On the pathologies of optimisation

I noticed last week that it’s almost as tricky to discuss optimisation in MMOs as it is to discuss difficulty. In MMOs, the two issues are deeply connected. Part of the entire point of the game is to keep optimising and improving your character so that content which was once challenging becomes easier and more trivial.

But the other reason it’s tricky is because of the pathology of optimisation. I’m going to pick out srsbusiness’ blog for some examples of this – nothing personal, I’ve seen lots of other people express these views.

But what you can’t do is expect everyone to cheer the idea of dying over and over again to indulge some masochistic yearning to “learn the game”.

Fallacy 1:

If you’re not 100% optimised then you ARE EFFECTIVELY STABBING YOUR FRIENDS IN THE NECK OVER AND OVER AGAIN.

Get this? If you aren’t studying your gearouts and strategies and bosskill videos carefully enough then you personally are responsible for multiple wipes.

Now truth is that outside the very pinnacle of hardmode progression raiding, this is unlikely to be true. I doubt I’ve ever seen any wipes where the cause was one person failing to have completely optimised their gear gemming, for example.

This assumption that people are either fully optimised or doing the equivalent of raiding naked is a really bizarre one. Surely there’s one optimised way to gear and play and many many many non-optimal ones, of which many will be perfectly fine.

But to an optimisation freak, it’s all or nothing.

Fallacy 2:

You have to be a masochist to want to learn to play the game.

This is a weird one. Srsbusiness comments that only a masochist wants to wipe multiple times so that they can learn instances. But at the beginning of a new tranche of content, that’s precisely what people do. I remember wiping in 5 mans with my group, and I don’t particularly think it was masochistic. It’s not as if we were trying deliberately to wipe. (Well, maybe there was this one time …)

If you take that mindset to extremes then it’s daft to play at all in the first month or two of a new patch, and far more sensible to wait until most of the player base knows the strategies and then just tag along. And if avoiding wipes or any failures at all is your goal, you’d probably be correct.

And it’s only one short step away to say that you also need to be a masochist to want to play with people who themselves are learning the game.

Yet at the same time, there are parts of the game where people have traditionally been more chilled out. It used to be that no one really expected perfection in low level instances because it was understood that people would be playing new classes or roles. So being suboptimal due to learning the game was pretty much accepted. I wonder for how much longer that will be the case.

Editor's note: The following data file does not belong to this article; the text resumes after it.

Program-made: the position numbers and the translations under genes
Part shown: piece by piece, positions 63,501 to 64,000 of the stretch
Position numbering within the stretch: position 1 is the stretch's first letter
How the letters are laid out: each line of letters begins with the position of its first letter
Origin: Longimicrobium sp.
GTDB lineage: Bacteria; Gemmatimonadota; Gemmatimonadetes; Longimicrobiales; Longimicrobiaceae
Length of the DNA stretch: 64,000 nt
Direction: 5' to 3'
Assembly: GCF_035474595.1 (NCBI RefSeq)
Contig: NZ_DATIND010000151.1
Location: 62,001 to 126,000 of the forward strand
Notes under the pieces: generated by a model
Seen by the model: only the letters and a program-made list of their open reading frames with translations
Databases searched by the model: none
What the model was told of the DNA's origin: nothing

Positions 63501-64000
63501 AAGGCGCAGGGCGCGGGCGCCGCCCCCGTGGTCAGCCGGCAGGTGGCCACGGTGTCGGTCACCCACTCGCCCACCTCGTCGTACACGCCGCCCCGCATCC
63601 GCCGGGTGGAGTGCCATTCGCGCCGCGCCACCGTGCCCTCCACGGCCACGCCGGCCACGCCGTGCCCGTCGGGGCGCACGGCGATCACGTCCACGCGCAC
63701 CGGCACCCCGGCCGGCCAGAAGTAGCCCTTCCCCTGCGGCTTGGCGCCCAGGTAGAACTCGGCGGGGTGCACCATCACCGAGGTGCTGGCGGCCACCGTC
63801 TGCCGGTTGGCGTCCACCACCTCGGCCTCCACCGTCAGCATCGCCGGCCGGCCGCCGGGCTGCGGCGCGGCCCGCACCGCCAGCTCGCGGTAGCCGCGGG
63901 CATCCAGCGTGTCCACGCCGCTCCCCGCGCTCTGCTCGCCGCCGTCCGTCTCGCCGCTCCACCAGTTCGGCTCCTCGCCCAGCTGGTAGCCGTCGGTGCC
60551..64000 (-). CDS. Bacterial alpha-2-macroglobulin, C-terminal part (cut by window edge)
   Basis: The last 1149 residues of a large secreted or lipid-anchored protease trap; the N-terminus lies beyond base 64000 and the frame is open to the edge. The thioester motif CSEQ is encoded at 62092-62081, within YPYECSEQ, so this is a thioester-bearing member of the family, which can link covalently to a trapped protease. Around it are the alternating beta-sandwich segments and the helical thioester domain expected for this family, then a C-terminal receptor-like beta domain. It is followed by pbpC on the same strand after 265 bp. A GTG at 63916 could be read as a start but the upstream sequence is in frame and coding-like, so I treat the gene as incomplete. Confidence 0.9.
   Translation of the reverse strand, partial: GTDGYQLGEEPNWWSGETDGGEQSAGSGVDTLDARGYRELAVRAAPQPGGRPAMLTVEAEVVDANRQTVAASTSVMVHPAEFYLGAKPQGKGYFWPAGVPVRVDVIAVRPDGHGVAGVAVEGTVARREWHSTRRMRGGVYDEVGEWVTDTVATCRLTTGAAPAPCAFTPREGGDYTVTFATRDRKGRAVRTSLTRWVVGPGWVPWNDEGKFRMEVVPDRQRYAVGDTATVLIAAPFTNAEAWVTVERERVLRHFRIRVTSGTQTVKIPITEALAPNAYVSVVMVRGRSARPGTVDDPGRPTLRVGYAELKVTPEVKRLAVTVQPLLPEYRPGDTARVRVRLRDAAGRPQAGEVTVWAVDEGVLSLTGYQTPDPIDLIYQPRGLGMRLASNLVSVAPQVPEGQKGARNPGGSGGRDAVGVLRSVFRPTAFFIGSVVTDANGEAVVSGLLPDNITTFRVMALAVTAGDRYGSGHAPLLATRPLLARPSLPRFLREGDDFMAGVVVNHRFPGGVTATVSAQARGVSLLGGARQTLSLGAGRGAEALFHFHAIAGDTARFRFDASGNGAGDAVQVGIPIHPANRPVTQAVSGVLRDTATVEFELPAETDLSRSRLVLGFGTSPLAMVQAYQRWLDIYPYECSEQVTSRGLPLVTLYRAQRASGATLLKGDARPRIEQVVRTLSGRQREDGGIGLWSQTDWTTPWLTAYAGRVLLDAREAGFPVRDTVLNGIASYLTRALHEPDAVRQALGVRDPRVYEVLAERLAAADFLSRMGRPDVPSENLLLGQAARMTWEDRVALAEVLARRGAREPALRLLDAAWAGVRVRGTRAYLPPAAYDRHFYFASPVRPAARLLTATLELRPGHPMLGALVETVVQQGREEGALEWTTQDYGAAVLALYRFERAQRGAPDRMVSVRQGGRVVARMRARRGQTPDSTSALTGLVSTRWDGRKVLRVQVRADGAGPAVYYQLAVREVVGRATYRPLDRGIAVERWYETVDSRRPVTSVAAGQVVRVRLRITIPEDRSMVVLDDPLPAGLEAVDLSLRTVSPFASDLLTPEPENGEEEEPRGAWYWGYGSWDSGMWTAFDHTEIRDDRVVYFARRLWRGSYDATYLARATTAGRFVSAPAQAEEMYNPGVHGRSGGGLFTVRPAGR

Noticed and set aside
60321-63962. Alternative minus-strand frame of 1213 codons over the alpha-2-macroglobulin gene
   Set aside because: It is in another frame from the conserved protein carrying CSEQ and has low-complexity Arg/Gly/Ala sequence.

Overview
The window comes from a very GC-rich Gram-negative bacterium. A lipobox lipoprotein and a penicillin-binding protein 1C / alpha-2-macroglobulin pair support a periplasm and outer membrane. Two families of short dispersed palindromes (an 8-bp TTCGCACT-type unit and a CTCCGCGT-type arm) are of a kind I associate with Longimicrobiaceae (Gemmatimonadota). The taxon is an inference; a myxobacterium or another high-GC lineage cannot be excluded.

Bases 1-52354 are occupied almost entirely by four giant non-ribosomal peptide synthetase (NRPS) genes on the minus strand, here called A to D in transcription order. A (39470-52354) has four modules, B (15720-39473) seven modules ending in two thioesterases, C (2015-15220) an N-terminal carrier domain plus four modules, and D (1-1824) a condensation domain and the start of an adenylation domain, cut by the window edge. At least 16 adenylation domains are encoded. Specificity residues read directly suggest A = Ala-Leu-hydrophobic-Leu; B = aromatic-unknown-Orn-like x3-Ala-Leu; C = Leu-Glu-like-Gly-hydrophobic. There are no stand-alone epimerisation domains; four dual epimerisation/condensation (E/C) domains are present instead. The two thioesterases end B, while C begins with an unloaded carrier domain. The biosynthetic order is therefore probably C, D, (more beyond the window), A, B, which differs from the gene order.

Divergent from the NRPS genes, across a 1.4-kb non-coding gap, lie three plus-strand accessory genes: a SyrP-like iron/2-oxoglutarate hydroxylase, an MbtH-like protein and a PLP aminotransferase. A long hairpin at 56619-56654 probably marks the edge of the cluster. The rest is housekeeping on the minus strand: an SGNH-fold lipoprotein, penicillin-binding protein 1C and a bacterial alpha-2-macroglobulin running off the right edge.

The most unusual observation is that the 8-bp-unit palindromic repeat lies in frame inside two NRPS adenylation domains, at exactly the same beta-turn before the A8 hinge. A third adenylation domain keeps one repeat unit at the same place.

Fallacy 3:

It’s all about progression raiding all of the time.

As soon as people see the word optimisation, they start thinking about their progression raid. It won’t matter if you say that you were talking about how crazy people are about stats in 5 man instances, they’ll be straight into the raid mindset.

I could write about people in lowbie instances being arses about group-mates who don’t have full heirlooms and someone would probably respond, “Why do you want to wipe my progression raid??!”

I think players do understand very well that optimisation is far more of an issue at the top end. The problem is that having played at the ‘top end’ many experienced players then want to use the same techniques all the way through the game with alts, and want everyone else to do the same thing. After all, if a new player’s level 15 character is not playing in an optimised way, then they’re “cheering the idea of dying again and again.”

And then when they start a new game, they tend to panic and stress about the prospect of not being optimised right from the start.

Age and experience beats youth and masochism

Having older players be so unwilling to tolerate newer ones inevitably affects the lifespan of the game.  But that’s not just an issue with MMOs, you see it in other multiplayer games as well.

However, the sheer revulsion at the concept of the learning stage of a game probably isn’t healthy. It’s also not a good trait to take away into the real world (where yes, you sometimes have to go in at the bottom and not be perfect at something for awhile until you have gained experience.)

Interestingly, in our old RP MUSHes, there wasn’t quite the same disdain towards new players as they were all useful faction and RP fodder. (They had other issues to do with cliquiness but if a new player got in with a good clique it would make a lot of RP for everyone involved.)